January 15th, 1947: Betty Bersinger was walking with her daughter in the Leimert Park neighborhood of Los Angeles. She saw what she would later describe as a “discarded store mannequin”. When she got closer, what she saw sent her and her daughter running for the nearest house to call the police.
She had found the body of a young woman named Elizabeth Short. She can’t be blamed for thinking she had found a mannequin. Short’s body was cut cleanly in-half. The crime scene was horrific. Short’s face was sliced open from the corners of her mouth to her ears. Pieces of her flesh were removed in strips on her breasts and thighs. Her lower body was sitting on top of her neatly gathered intestines.
She was posed; on-display for onlookers. Her lower half was placed a foot from her upper half, and her hands were over her head. Her legs were spread apart, completing the ghastly tableau. While investigators quickly discovered that Short had been drained of blood. They only had to wonder a short time where it had gone; a cement sack full of blood was perched near the crime scene. Getting prints was impossible. Short’s body had been thoroughly cleaned with gasoline.
Short’s body was taken for an autopsy the next day. But rather than shedding light on the strange state the body was left in, it only caused more questions. The bisection was professional, done using a technique called hemicorporectomy. There was no bruising near the incision, which suggests it was done post-mortem. The cuts on her face painted a grimmer picture: It appeared as those cuts, along with bruising around the scalp, indicated that she was alive when the cutting started. Her cause of death was determined to be hemorrhaging from the cuts on her face, along with blows to the head.
Meanwhile, in Boston, Massachusetts, Short’s mother, Phoebe Short, received a phone call. She was told that her daughter had just won a beauty contest. She gave as many details about Short’s life as she could to the people certifying the contest. After wringing out as much information as possible, they informed Short that her daughter had actually been murdered. These were reporters from the Los Angeles Examiner.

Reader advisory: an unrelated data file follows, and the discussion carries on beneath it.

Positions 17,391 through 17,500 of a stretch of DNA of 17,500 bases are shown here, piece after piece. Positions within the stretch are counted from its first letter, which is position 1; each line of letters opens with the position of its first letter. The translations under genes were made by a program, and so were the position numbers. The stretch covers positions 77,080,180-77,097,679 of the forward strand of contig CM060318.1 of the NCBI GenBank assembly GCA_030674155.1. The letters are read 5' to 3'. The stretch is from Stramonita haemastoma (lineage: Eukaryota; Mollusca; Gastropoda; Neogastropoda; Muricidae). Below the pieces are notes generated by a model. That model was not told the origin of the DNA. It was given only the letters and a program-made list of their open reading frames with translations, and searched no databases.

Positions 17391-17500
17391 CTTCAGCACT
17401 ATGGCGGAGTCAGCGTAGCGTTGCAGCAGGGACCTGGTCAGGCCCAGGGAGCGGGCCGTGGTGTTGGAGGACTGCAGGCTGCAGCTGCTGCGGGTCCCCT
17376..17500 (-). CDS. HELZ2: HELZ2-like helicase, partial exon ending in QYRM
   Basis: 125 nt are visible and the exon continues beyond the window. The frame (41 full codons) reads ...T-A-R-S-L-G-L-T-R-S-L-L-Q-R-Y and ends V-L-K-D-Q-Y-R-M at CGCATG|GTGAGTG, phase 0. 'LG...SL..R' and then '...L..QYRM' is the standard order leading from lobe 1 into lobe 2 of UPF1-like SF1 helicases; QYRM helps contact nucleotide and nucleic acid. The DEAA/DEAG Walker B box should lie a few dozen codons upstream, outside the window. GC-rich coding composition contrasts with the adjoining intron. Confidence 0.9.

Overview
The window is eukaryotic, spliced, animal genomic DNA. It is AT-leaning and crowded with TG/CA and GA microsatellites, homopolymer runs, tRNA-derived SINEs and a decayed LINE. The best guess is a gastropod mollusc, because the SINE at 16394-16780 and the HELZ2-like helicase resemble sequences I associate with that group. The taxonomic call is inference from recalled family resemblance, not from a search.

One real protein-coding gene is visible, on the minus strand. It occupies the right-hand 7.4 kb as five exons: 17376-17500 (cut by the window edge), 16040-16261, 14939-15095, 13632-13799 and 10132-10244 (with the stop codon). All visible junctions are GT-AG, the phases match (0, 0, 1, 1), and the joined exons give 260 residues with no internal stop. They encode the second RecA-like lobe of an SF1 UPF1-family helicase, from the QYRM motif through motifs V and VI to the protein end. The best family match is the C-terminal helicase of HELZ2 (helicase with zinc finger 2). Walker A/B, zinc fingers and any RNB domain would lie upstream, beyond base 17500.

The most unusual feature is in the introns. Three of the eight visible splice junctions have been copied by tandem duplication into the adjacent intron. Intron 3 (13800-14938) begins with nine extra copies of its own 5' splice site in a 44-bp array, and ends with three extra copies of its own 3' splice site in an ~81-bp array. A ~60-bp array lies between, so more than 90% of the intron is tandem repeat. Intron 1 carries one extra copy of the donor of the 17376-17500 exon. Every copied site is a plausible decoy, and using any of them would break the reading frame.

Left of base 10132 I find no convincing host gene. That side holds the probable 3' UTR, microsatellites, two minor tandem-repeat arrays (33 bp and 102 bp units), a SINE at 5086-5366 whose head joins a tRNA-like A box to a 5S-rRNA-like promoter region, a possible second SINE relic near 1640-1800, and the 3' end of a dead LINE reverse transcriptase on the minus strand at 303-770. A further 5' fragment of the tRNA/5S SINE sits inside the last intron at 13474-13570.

Some say The Los Angeles Examiner played a very big hand in helping mishandle the Short case. They paid for her mother to fly to Los Angeles under the guise of letting her speak to police. In fact, they kept her away from law enforcement to protect their exclusive. They further blew the case up by painting Elizabeth as an “adventuress”, who was out wearing “a tight skirt and a sheer blouse”. They gave her an outsized nickname to fit their already crass and outsized characterization: The Black Dahlia.
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Or did they? Some are torn on the Black Dahlia moniker. Some sources claim it was coined by the newspapers of the time, while other claim it was a nickname, given to her by friends, due to her always wearing black. No matter who coined it, almost everyone agrees that the name comes from the 1946 film, The Blue Dahlia. Whether it turned from blue to black due to Short’s habit of wearing black, or even her hair color, remains unknown.
The hunt was on in Los Angeles for a killer.
January 21, 1947: A call comes in to the editor of the Los Angeles Examiner; James Richardson. The mysterious caller congratulated Richardson for his coverage of The Black Dahlia. He then told him that he would turn himself in, but only after allowing police to chase him a bit further. He then informed Richardson he should “expect some souvenirs of Beth Short in the mail.”
January 24th, 1947: A U.S. Postal Service Worker found a manila enveloped addressed to “The Las Angeles Examiner and other Los Angeles papers”. The outside is emblazoned with a short message, “Here is Dahlia’s belongings letter to follow”. Inside the envelope there was Elizabeth’s birth certificate, names written on pieces of paper, and an address book with “Mark Hansen” on the cover. The entire packet had been carefully cleaned with gasoline. No evidence was able to be pulled from the envelope.